I’ve just read a comment from a photographer who said it’s time to stop shooting in black and white. He claimed we don’t see the world in black and white and it was something only done in the past due to the limitations at the time and it’s time to move on. Here’s a number of reasons why I think it’s critical to shoot black and white from time to time, and how it can help nurture your photographic eye.
You never know what’s going to happen in New York. Last week, photographic gold was struck in Times Square in the deep cavernous archives inside the Conde Nast building. Two thousand prints shot by Edward Steichen, one of 20th Century’s most influential photographers, were found after lying hidden for over eighty years. The story behind them, and of Steichen’s rise to photographic fame and acclaim, are almost too unbelievable to be true.
There's a whole lot of eye candy in the 2015 Warwick Mens Rowing Team Annual Calendar, and while you indulge your guilty pleasures, you can feel good that the proceeds go towards fighting a good cause. Since 2009 the team has been releasing their nude calendar, and once they found out that the majority of their audience came from the LGBT community, they decided to shift the focus of their charity.
For years I found myself making excuses as to why I wasn't creating the type of images that I so desperately wanted to make. I didn't have the gear, I didn't have a model, I didn't have access to a studio. At the end of the day, it came down to one simple thing, I never tried.
Accomplished photographer Richard Mosse has taken an incredibly unique approach to capture both the beauty and tragedy associated with conflict. In his most recent series, Infra, Mosse uses an antiquated film to bring new light to the humanitarian struggle faced by the Congolese people. Currently on display at the Portland Museum of Art as The Enclave, Mosse's newest exhibit features a six screen video instillation in addition to his dramatic Kodak Aerochrome imagery. Capturing the suffering of war between The Congolese National Army and rebel factions in poignant beauty, this exhibit of infrared film leaves an eerie perspective of the overwhelming harshness of war.
If you’ve been following the photography industry in recent years, there’s no doubt that the term ‘boudoir’ has entered your lexicon at one point or another. While the century-old niche has enjoyed renewed momentum as of late, there are many more different groups of people that seem to be losing their inhibitions today than upper-class exhibitionists of the early 1900s. Individuals and couples of all walks of life are seeking boudoir sessions and it’s becoming an increasingly lucrative business. But what exactly is it? And how do you do it?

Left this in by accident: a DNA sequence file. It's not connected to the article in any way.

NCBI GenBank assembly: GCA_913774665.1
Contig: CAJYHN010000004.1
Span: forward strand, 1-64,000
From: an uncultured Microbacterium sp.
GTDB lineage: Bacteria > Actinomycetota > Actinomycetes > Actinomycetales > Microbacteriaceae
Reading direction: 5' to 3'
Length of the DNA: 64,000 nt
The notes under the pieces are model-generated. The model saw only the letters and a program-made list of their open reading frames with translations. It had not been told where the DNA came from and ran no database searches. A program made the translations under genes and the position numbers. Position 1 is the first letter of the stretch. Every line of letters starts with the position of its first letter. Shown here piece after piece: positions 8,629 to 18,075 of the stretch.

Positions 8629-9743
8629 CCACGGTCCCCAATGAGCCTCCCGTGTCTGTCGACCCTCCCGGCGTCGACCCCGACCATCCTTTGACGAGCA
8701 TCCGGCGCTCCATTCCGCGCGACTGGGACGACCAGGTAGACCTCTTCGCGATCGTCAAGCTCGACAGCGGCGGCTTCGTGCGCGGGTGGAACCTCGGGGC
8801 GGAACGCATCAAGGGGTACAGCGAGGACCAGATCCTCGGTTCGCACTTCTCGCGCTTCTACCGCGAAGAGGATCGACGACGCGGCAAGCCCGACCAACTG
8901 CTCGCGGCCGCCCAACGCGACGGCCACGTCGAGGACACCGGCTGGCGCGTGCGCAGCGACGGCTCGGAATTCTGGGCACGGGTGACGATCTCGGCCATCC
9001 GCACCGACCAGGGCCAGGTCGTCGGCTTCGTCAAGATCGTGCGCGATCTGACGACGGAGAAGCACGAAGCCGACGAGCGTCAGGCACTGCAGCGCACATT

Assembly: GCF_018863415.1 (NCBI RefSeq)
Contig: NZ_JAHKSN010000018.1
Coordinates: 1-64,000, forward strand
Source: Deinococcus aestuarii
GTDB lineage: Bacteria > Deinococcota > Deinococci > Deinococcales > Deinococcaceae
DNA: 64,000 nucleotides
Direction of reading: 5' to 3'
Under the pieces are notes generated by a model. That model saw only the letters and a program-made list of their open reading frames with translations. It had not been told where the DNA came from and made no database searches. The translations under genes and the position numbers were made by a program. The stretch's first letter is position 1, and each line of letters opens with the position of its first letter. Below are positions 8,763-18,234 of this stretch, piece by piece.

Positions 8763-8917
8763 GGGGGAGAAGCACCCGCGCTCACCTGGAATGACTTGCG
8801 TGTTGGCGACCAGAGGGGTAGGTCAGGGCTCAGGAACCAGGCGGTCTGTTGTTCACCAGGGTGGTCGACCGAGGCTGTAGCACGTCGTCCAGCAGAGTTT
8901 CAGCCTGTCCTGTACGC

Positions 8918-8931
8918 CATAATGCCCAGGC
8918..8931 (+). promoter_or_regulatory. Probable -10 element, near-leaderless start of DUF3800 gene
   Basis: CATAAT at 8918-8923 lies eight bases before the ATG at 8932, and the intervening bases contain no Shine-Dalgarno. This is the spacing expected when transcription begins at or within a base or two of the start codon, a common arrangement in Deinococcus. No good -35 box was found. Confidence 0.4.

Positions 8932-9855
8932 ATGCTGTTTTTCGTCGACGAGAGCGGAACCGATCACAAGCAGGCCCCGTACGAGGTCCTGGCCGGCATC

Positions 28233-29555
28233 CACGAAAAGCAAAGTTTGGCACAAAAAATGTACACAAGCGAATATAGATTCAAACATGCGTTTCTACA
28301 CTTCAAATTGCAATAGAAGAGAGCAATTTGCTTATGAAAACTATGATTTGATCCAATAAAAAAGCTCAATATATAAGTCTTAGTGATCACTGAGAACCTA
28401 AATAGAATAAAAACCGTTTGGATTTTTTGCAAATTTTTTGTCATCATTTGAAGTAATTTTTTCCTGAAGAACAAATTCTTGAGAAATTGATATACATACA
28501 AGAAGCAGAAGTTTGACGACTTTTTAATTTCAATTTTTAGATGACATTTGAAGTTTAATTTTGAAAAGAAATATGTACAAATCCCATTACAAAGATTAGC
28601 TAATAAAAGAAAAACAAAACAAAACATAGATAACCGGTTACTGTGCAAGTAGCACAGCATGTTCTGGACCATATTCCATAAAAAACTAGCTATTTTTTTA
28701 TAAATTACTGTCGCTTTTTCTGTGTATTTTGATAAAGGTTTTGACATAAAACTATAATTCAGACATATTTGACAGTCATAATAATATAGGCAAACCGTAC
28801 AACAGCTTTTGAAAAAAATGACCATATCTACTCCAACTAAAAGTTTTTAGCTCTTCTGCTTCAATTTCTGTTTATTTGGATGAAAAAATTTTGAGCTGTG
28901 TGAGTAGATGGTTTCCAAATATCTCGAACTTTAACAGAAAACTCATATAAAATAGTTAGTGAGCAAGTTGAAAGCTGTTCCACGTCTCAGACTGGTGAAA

U.K. based cosmetic firm Molton Brown is known for spectacular, over-the-top photography particularly in their annual Christmas catalog. This recently released video takes us behind the scenes on the set of their 2014 holiday catalog with photographer Tom van Schelven as he and his crew transform a forest into an enchanted outdoor holiday banquet.
Los Angeles-based Italian photographer Guido Argentini produced a series of work called, "ARGENTUM " (Latin for silver), that will be released as both a fine art book and as a film that looks into the making and thinking behind the photographs. Each model -- all of which are professional performers -- was completely painted in a metallic body paint. The effect results in an interesting study of the human form (and, specifically, of the female form) in a way that is not sexual, but perhaps quite objective.
Photographer Jimmy Nelson is facing backlash over his portrayal of some indigenous people in his book, Before They Pass Away. The book (which is stunning to look at) portrays tribes and cultures supposedly untouched by the modern world. But some people are upset that the photos represent a stylized version of these cultures and are not a representation of how they actually appear today.
Through the Ground Glass is a beautiful short film by Taylor Hawkins that features large-format photographer, Joseph Allen Freeman as he — very candidly — talks about the process, frustrations, difficulties, and joys of shooting with large-format film. Even if this type of photography isn't your cup of tea, this video is worth a watch.
Warning: NSFW for language.
Thomas Dagg loves Star Wars. Each and every Star Wars figure and ship he owns, he can recall the name, where/how he got it, and their roll in his burgeoning imagination. His childhood wouldn't be the same without the galactic adventures, and as an adult he has paid tribute to the galaxy far, far away in photographs.
How do you make a photograph that sells for more than $100,000? Gregory Crewdson may not have the answer, and I suspect he probably doesn’t care, but that is what his prints will routinely fetch, if not more. What is it that allows him to create such staggeringly powerful works of art, and what are the struggles he endures through the creative process?